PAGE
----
In Thailand, nearly two thousand candidates are contesting 324 seats in the April 18 general election.
1. GV PAN Bangkok. (2 SHOTS) 0.12
2. Election poster . 0.15
3. SV INTERIOR Election Information centre. (4 SHOTS) 0.33
4. SVs Printing press publishing election literature. (4 SHOTS) 1.04
5. SV Packaged posters with soldiers guarding them (2 SHOTS) 1.20
6. GV EXTERIOR Military academy 1.23
7. GV INTERIOR Military cadets receiving instructions. (4 SHOTS) 1.46
8. SCU Military cadets marching past. (4 SHOTS) 2.22
9. GV PAN Social Action leader, Mr. Kukrit Pramoj, gives speech at political rally. (4 SHOTS) 3.00
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Background: BANGKOK, THAILAND
In Thailand, nearly two thousand candidates are contesting 324 seats in the April 18 general election. The election was called two months earlier than expected by King Bhumipol. He was acting on the advice of Prime Minister Prem Tinsulanonda, who said an early election was necessary to avoid possible political clashes. The surprise move followed personal setback for the army chief, General Arthit Kamlang-Ek, who had backed an unsuccessful attempt in Parliament to change the constitution in favour of the armed forces. When lists closed 1,880 candidates had registered, 257 more than at the last general election 1979. Former prime Minister Kukrit Pramoj and his Social Action Party had the largest number of candidates at 255, and its main partner in the present coalition government, the Democrat Pary, fielded 196 candidates. The election campaign has been taking place in an atmosphere of heightened tension between Parliament and the armed forces. There were fears of military coup after parliament voted against the constitutional changes. But politicians in Bangkok said the early election date favours the armed forces, since Prime Minister Tinsulanonda depends on General Arthit for much of his support.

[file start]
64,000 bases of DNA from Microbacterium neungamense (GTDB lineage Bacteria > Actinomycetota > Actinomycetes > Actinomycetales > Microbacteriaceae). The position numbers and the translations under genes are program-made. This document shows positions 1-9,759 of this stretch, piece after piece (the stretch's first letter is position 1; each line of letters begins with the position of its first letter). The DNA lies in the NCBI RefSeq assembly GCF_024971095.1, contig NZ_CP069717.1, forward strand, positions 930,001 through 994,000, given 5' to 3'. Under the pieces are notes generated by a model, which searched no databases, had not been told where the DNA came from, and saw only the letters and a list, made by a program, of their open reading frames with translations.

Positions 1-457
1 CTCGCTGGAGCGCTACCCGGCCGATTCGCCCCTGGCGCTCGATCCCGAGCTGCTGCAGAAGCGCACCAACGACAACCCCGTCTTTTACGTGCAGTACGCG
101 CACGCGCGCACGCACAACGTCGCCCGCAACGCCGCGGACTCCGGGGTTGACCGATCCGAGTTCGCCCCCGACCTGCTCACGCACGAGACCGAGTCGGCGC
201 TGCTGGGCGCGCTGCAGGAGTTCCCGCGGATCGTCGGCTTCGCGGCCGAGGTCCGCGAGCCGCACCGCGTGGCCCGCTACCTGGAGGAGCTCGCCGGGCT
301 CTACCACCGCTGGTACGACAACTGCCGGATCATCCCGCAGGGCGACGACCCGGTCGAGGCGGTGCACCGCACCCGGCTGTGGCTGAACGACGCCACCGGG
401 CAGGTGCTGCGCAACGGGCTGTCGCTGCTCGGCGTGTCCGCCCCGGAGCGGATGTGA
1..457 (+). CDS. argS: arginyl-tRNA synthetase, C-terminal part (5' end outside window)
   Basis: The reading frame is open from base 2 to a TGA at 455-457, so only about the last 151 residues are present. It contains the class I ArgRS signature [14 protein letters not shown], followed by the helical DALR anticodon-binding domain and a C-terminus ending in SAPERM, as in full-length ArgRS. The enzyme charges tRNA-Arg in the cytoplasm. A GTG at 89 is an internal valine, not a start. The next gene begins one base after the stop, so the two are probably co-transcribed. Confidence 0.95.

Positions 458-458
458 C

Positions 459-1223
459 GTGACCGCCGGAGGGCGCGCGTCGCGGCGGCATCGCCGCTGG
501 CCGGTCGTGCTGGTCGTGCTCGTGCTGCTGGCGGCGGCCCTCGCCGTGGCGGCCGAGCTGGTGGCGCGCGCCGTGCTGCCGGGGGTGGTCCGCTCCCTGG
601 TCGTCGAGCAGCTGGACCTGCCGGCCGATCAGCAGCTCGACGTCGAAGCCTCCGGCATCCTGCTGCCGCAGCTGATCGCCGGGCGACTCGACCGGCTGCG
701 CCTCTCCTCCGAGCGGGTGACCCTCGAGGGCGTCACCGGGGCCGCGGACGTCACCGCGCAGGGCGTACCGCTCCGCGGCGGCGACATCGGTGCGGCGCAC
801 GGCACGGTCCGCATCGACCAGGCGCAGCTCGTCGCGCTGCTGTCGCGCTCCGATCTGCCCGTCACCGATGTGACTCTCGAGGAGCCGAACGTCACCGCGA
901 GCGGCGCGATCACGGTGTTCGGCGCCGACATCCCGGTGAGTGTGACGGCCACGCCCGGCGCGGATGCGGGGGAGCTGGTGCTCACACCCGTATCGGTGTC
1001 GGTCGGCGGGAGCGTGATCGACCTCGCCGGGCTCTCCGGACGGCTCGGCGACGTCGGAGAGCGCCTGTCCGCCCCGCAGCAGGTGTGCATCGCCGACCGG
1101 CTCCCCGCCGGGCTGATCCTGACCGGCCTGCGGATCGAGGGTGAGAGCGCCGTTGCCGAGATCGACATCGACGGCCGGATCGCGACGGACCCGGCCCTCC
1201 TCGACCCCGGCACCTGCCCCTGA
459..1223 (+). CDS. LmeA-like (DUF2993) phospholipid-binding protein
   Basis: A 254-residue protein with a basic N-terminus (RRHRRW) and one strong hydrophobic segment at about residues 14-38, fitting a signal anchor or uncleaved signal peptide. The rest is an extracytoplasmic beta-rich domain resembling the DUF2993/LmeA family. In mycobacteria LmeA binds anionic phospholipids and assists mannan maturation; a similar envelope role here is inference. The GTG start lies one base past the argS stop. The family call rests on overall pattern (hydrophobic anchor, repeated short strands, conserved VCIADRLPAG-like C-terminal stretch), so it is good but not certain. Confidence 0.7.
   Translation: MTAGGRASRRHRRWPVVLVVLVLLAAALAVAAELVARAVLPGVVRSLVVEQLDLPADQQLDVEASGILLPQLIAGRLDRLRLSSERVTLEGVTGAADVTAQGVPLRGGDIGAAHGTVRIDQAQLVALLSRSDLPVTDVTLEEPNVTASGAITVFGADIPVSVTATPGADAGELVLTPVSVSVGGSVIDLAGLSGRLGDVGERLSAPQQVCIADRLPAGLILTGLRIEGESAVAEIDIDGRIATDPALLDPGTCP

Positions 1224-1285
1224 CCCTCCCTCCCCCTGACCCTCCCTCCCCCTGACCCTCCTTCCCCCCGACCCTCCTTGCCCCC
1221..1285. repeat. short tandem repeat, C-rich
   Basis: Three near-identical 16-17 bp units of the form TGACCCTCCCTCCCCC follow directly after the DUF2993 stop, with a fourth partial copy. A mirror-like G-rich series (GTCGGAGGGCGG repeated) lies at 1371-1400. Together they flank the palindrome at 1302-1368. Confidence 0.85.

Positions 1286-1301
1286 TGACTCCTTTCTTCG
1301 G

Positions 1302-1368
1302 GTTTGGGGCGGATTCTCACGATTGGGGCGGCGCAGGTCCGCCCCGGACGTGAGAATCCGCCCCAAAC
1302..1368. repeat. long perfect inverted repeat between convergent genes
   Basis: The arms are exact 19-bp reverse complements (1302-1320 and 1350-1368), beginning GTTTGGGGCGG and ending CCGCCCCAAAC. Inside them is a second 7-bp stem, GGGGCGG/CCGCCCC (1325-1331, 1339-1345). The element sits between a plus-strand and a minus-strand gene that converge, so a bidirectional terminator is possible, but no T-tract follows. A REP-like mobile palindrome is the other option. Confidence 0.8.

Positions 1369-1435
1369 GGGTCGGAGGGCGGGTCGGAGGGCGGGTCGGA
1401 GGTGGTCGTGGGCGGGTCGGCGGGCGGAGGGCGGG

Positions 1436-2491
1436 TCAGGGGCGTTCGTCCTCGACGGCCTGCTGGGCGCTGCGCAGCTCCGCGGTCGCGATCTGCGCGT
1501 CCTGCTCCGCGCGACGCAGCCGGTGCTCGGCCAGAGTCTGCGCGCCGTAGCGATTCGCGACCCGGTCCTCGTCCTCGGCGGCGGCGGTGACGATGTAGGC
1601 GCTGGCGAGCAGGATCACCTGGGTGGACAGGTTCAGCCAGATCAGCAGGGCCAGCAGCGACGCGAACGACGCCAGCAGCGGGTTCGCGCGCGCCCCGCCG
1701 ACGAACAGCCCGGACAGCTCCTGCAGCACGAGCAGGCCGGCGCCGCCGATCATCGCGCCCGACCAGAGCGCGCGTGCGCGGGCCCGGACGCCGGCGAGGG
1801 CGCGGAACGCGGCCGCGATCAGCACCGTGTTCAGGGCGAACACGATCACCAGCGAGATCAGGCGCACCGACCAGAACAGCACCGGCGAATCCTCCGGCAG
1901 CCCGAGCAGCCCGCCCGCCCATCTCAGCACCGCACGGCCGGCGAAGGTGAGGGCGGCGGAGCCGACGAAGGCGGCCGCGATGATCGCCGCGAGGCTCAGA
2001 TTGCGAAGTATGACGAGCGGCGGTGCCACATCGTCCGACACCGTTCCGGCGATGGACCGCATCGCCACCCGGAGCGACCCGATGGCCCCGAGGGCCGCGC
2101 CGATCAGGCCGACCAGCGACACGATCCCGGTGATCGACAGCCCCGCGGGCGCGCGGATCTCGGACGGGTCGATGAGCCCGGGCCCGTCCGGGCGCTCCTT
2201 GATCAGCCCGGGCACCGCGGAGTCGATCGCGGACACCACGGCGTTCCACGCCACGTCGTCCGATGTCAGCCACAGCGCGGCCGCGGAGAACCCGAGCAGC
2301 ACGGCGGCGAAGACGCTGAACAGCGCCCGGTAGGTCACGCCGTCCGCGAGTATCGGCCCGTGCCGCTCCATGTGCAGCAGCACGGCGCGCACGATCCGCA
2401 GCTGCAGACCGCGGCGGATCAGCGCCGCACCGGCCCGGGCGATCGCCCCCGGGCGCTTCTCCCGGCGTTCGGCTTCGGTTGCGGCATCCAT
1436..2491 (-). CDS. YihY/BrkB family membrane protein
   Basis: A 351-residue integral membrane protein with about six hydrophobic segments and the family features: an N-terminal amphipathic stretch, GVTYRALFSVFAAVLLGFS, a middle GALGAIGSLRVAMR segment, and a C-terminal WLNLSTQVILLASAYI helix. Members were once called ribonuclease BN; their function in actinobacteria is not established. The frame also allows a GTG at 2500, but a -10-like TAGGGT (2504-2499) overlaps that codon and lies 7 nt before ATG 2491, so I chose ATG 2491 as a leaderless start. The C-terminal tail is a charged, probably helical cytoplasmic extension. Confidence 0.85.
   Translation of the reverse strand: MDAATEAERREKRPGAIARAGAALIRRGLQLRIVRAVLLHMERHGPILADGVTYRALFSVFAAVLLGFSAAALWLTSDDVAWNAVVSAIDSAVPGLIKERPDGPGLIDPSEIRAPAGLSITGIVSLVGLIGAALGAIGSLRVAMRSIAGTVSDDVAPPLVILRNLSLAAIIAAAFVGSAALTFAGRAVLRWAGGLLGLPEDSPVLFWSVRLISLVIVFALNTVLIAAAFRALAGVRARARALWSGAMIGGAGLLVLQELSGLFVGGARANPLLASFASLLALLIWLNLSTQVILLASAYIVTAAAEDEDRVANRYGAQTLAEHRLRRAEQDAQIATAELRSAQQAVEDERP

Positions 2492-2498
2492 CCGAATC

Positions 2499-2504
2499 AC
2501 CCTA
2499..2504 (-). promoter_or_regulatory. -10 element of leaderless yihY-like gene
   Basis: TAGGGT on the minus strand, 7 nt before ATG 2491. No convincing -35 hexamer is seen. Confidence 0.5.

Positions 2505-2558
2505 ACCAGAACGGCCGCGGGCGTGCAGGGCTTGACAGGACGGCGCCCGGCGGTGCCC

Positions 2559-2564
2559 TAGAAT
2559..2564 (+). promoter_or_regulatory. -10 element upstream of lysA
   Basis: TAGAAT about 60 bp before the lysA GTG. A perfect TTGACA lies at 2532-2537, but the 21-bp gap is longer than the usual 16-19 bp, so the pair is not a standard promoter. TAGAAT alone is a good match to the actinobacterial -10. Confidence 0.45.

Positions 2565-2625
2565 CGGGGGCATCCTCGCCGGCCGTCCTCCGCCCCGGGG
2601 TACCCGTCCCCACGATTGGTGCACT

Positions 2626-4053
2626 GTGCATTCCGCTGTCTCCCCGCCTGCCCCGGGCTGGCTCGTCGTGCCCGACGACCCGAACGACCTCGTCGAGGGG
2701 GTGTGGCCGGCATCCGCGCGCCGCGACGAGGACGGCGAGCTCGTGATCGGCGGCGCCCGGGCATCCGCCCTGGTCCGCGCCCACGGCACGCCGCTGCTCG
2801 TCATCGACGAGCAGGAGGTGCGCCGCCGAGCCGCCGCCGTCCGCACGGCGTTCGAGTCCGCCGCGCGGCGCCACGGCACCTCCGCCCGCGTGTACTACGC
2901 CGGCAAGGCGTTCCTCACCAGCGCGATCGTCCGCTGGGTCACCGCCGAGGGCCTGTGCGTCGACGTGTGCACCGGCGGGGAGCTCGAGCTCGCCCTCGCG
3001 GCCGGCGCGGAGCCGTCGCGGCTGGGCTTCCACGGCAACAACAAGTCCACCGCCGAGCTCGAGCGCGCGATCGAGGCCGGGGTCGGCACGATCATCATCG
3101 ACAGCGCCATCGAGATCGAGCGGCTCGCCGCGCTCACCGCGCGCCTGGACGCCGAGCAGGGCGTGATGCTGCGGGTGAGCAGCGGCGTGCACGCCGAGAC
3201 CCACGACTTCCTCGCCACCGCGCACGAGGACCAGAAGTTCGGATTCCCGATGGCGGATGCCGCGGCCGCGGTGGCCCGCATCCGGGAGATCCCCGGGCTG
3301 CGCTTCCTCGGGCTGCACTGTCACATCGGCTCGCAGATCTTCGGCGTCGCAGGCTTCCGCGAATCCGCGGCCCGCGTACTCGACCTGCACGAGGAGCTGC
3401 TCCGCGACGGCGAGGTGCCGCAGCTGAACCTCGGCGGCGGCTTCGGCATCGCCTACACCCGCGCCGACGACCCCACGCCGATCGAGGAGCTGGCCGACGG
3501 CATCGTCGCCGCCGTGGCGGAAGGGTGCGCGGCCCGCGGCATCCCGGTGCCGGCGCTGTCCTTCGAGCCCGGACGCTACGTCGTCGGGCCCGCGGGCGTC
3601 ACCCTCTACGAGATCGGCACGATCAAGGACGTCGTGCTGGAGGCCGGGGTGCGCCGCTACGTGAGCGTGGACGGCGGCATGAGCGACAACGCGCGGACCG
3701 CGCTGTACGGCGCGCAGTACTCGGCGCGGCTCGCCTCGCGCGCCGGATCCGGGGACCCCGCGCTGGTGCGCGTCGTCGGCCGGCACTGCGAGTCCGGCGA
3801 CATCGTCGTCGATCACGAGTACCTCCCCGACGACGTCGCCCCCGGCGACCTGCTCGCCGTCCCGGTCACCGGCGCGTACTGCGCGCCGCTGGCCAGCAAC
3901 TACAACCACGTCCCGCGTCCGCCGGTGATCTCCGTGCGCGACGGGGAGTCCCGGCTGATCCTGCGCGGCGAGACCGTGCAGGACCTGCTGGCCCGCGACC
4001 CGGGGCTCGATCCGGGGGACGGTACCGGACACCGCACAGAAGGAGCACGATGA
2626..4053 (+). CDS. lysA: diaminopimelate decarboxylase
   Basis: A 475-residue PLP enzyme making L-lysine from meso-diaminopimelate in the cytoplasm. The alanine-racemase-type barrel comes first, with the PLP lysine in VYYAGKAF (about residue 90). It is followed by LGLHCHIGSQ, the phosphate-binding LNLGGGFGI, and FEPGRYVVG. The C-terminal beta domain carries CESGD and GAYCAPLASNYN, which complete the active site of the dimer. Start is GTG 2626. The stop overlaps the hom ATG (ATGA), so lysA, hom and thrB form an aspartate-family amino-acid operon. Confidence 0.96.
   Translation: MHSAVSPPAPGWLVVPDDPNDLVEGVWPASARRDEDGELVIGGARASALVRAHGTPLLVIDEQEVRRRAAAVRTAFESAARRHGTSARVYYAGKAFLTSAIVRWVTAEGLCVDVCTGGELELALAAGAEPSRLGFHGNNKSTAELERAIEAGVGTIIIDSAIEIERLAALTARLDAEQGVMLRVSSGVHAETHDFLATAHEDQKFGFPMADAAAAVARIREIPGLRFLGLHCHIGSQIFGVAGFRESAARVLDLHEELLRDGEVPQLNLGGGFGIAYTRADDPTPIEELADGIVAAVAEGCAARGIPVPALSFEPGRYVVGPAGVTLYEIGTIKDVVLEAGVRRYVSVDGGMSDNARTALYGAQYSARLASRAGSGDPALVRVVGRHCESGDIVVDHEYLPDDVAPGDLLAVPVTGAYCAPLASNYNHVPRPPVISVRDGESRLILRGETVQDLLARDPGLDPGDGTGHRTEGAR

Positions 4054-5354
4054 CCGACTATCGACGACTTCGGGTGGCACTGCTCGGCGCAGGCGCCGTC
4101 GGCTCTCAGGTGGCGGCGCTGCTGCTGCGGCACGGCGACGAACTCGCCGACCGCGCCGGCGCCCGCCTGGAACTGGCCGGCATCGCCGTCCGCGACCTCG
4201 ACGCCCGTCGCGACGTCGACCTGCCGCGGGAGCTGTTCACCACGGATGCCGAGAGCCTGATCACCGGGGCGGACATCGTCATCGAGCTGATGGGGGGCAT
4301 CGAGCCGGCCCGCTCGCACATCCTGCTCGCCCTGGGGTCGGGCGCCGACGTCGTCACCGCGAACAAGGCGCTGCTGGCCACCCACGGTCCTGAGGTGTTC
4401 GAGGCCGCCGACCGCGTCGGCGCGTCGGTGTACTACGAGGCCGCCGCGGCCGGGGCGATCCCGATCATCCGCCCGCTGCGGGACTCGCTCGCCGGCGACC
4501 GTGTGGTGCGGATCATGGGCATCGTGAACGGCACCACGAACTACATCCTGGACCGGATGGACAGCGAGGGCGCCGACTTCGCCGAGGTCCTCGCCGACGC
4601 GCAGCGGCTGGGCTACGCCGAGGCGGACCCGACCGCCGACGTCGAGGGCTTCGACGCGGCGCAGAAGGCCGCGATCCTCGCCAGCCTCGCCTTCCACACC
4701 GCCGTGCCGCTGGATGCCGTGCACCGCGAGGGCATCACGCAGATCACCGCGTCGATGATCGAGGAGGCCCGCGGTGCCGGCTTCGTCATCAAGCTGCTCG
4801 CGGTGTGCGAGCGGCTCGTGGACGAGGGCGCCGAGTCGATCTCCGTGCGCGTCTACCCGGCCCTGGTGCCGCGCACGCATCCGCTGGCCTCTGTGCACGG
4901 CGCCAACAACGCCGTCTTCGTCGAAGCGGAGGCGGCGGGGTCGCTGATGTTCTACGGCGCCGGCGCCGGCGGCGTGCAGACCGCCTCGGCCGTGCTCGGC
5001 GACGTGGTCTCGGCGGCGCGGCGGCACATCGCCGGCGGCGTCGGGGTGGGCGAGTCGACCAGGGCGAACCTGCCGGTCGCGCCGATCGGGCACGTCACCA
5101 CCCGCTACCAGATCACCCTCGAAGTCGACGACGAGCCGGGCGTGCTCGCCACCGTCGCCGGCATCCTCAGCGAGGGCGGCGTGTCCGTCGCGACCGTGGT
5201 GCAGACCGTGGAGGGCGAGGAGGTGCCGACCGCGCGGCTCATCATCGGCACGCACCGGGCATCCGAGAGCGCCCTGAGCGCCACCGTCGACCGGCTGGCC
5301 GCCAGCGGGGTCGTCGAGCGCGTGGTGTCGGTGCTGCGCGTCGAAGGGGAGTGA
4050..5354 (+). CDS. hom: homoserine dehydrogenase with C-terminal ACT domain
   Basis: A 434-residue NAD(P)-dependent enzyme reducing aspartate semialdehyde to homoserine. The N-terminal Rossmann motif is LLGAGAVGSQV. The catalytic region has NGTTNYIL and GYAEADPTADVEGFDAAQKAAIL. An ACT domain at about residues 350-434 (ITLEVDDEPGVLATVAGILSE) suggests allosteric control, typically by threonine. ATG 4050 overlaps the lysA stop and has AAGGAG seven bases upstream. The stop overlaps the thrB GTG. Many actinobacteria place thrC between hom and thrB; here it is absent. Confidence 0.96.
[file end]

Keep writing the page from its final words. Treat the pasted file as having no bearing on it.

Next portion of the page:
Source: REUTERS - GARY BURNS